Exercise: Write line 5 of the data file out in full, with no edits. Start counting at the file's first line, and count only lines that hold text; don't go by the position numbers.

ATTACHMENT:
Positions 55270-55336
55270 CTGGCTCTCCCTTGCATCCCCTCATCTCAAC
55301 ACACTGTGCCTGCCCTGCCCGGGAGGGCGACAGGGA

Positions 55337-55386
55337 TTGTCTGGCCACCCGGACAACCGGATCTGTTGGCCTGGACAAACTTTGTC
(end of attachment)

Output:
55337 TTGTCTGGCCACCCGGACAACCGGATCTGTTGGCCTGGACAAACTTTGTC